Why Biden must not fall for Erdogan's promised reforms

US Vice President Joe Biden (L) poses with Turkish Prime Minister Tayyip Erdogan on December 3, 2011 during a meeting in Istanbul. Biden visited Erdogan, who is recovering from a surgery last week.  AFP PHOTO / TURKISH PRIME MINISTER OFFICE / KAYHAN OZER
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Suddenly the space for action for President Recep Tayyip Erdogan has shrunk dramatically.

Just a month ago the leading think tank, European Council on Foreign Relations, was bemoaning the lack of cards in the bloc's hand to play against the Turkish leader. The Europeans stand frustrated and apparently impotent in front of his expansionist power projects both at sea in the Mediterranean and conflict zones from Libya to Nagorno-Karabakh.

Why then is Mr Erdogan appearing to give ground?

His shake-up of his economic team this week was an uncharacteristic concession. Mr Erdogan engineered the exit of his son-in-law Berat Albayrak as finance and treasury minister. The Turkish President has also promised to shake up his country's institutions and enact judicial reforms.

It all suggests a reopening after a grim tailspin went into overdrive following the failed coup attempt in 2016.

There have been signs of a welcome for his moves. The lira has rallied on the removal of an economy tsar who dogmatically insisted that reduced interest rates were the path to low inflation. Tongues are wagging in Ankara and Istanbul that Mr Erdogan is shifting to accommodate the new pressures that the incoming US administration of Joe Biden will bring. The fragility of the economy robs Mr Erdogan of a narrative to present to a Democratic administration at a time when internal record of his leadership will be far more closely scrutinised.

It would be folly for Mr Biden’s team to fall for this window-dressing as a real platform for partnership. The Erdogan that Mr Biden is now dealing with has shed much of his political skin since the Democrats were last in power almost four years ago.

The assumption that the new administration can go back to the relationship – and the actors it worked with – before is not really on the cards. The Erdogan agenda is here to stay, makeover or not.

Even this week Mr Erdogan was pursuing his efforts to weaken the Europeans. This is a key policy that grants him the scope to meddle beyond Turkish borders in traditional stomping grounds of the Middle East, North Africa and the Caucuses.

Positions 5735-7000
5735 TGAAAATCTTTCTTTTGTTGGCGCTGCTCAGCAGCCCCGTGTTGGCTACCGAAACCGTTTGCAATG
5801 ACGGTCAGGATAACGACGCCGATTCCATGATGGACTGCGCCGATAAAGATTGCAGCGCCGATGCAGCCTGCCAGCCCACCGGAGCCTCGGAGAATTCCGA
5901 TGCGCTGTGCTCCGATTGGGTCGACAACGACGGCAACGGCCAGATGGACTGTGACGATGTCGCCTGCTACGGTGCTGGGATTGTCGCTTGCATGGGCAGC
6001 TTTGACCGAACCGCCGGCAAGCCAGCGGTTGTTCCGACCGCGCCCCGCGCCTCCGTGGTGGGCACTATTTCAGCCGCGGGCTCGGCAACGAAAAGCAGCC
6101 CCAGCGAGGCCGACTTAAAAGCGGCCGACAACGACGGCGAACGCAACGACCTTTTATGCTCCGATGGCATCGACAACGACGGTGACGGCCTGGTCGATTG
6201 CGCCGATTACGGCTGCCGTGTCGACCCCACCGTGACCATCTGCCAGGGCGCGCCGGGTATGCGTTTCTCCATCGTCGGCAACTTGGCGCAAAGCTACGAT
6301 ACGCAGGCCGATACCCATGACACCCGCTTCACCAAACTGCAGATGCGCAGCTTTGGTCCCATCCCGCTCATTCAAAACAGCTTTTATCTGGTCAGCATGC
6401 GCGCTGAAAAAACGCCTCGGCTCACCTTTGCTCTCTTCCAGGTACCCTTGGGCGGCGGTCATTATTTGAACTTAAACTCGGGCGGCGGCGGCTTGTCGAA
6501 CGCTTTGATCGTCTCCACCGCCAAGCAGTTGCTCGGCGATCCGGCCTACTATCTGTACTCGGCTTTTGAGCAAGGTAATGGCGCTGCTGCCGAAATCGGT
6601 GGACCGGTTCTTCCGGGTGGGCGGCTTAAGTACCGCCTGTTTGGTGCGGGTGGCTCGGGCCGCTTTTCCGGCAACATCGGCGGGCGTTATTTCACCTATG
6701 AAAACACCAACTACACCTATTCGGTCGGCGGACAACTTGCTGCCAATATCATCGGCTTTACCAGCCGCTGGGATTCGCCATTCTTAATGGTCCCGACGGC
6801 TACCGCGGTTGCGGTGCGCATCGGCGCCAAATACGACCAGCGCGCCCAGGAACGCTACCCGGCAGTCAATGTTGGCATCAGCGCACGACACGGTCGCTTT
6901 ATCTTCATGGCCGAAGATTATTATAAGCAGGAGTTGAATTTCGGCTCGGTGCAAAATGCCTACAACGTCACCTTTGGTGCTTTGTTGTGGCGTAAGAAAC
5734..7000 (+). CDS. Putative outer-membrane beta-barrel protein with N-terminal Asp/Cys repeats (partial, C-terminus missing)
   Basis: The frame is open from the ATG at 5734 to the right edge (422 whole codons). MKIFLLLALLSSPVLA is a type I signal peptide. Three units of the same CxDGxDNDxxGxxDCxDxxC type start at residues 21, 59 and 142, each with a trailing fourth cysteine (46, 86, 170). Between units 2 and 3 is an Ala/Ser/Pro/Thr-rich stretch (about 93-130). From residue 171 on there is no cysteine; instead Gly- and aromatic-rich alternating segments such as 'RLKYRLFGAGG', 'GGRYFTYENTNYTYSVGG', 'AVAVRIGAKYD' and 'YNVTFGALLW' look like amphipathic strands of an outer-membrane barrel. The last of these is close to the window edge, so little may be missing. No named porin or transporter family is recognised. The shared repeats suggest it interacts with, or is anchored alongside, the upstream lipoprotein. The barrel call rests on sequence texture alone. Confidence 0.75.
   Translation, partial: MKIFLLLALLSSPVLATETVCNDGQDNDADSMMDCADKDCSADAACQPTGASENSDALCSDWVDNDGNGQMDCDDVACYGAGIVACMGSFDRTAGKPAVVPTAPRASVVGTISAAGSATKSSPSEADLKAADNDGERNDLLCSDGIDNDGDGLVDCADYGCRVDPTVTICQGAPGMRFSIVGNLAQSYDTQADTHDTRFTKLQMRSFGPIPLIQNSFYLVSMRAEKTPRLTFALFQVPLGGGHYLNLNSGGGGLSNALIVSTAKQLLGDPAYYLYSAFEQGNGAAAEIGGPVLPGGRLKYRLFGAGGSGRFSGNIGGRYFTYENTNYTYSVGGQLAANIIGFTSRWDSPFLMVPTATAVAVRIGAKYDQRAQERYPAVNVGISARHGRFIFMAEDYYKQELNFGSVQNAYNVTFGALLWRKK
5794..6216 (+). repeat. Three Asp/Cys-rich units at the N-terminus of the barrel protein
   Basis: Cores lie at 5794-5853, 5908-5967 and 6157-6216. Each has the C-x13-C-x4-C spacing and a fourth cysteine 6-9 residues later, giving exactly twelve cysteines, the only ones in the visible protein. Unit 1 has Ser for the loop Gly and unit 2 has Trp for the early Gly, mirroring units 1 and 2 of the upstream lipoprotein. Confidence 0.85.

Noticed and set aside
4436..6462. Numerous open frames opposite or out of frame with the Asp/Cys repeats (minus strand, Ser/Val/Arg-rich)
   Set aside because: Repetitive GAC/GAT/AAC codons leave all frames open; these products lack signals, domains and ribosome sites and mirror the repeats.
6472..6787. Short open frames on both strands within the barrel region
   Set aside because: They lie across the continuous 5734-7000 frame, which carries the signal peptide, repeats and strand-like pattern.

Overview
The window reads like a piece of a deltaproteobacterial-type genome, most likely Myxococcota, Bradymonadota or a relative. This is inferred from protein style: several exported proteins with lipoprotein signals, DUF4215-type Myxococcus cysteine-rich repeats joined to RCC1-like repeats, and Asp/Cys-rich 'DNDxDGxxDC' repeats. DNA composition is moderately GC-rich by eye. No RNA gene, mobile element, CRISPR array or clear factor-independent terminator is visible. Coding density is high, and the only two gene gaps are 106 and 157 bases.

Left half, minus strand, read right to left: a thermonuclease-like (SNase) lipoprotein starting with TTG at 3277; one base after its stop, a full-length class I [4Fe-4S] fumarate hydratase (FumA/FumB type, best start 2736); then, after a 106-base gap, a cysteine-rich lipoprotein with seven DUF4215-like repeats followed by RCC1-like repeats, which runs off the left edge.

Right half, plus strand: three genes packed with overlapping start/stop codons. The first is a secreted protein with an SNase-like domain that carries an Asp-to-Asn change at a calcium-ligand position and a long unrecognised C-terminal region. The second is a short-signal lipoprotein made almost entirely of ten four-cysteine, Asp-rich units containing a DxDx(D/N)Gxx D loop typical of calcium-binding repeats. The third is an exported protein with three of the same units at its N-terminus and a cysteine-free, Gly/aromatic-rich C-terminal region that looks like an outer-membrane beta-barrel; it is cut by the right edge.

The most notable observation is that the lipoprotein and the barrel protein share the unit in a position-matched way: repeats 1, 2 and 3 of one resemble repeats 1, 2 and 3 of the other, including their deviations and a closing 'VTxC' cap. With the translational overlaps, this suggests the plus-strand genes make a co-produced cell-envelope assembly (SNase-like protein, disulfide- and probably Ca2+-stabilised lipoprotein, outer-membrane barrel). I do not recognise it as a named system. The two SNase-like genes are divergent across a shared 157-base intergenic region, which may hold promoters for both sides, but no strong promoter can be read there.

He visited Northern Cyprus to push his "two-state, one-island" plan for the island. This is a direct confrontation with European interests and has firmed up the continent's pressure to promulgate sanctions on Ankara.

The Turkish exploration activity around Cyprus and in Greek waters is steadily weakening Nato. A clash earlier this year between a Turkish vessel and a French Corvette led to a complaint to the alliance. But the inquiry was never satisfactorily resolved.

In a note last week the Washington think tank, Centre for Strategic and International Studies, identified the Eastern Mediterranean as potential flash point for the Biden administration. To maintain Nato’s effectiveness and readiness in its “southern flank” will be a top priority for Washington as it seeks to shore up US global leadership.

Mr Erdogan's positioning is therefore a complicating factor for the US. Turkey has an opportunistic and symbiotic relationship with Russia that CSIS points out undermines policies based on reducing or eliminating threats in the Nato allies' sphere of influence.

The Turkish leader not so long ago declared that French President Emmanuel Macron "needed mental treatment". As European countries including France increasingly appreciate the threat to their social and political systems posed by Islamist extremism, Mr Erdogan has found himself on the wrong side of the dividing line.

In Germany, the Netherlands and Austria, the Diyanet – Turkey's directorate of religious affairs, which is directly controlled by the presidency – is increasingly seen as a hostile presence among the local community. Its role in controlling religious institutions is the primary reason that there are proposals for training or licensing imams across Europe to ensure a common standard and as a bulwark against extremism.

From a European vantage point, it remains essential to get Turkish relations right. The great wave of migration westwards in 2015 was a demonstration of how bad things can get when that relationship is overwhelmed.

The Europeans are also keen to find a role in the power balance that plays out between the US and China – and the White House and the Kremlin for that matter – once President-elect Biden formally assumes office.

With his instinct of these equations honed over 18 years at the helm of the Turkish state, Mr Erdogan no doubt wants to establish a first mover advantage.

The Obama administration, in which Mr Biden was vice president, was favourable to him in many ways. It reduced sanctions on Iran that allowed Ankara to enjoy a lucrative trading and financial relationship with Tehran. Officials had a benign attitude to the Muslim Brotherhood as Mr Erdogan came to the fore under that umbrella.

The troubles that follow from Mr Erdogan’s policies, as these play out in the Middle East and Europe, cannot be as easily ignored this time round. Not only will the administration acknowledge the Abrahamic Accords but it will seek stability and rebuilding in Libya, and perhaps even Syria, in a way that will not be compatible with Turkish interests.

As Mr Biden rebuilds America's relations with Europe and necessarily shores up Nato’s southern flank, he will find Turkey's place in that alliance an increasingly uncomfortable problem.

Damien McElroy is the London bureau chief of The National